Lomography

Lomography

These photos were taken with the Diana+ lenses with a DSLR adaptor on a Canon 5D Mark II.

If you’re not used to lomography, it’s a learning curve. Shooting on a full frame (or cropped frame) DSLR means you don’t get the unpredictable wanted defects of discolouration of lomo on film and the vignetting. The fish eye doesn’t do the true fisheye effects either.

A few things to note if you’re just learning as I just started this exploration:

  • Camera has to be in manual mode. Optional is aperture priority which I found overexposed images and had to adjust for it.
  • Manual focus. The good part of using a DSLR is that you can see the results (more or less) on your LCD. If you’re using the 110 telephoto, you can manual move the lens until your subject is in focus but the 5m to infinity mode appears to make everything blurry. I have to explore more but it seems that the lenses also only focus in the center of the image. So focusing on anything off center was blurry (or as in lomo description – dreamy).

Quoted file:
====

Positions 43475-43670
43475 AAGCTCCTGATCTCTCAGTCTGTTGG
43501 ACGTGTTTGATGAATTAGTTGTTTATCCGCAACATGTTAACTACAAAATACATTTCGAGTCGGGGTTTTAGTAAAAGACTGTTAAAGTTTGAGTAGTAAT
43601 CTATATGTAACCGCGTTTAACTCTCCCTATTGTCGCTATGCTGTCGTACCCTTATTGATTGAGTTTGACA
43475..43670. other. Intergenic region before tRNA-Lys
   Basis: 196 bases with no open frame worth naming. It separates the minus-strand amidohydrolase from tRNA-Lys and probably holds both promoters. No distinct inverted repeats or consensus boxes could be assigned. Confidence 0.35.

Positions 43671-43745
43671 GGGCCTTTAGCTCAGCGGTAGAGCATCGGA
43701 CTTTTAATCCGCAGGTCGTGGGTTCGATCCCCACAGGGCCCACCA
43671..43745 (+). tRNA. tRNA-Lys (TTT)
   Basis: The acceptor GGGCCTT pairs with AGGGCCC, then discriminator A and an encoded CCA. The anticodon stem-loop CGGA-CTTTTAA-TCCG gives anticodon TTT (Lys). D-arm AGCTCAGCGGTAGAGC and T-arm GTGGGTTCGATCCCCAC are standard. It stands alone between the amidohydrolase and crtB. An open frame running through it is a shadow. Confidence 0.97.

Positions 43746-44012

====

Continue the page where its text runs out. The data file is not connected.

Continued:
• Buy more than one adaptor if you buy more than one lens. The adaptor locked into the DSLR well but the adaptor to the lenses are inconsistent. Being made of cheap plastic, one of my adaptors locked into place and it can’t be removed any more. Also, bring some kind of removable tape. Another lens refused to stay put and kept falling off.

Lots more to learn and practice. Lomo was much harder than I thought it’d be. The results aren’t the typical saturated images we see as examples. There’s a lot of photos to take before you get what you think you got. If you’re used to taking more traditional photos, accepting and forcing errors is a serious unlearning curve.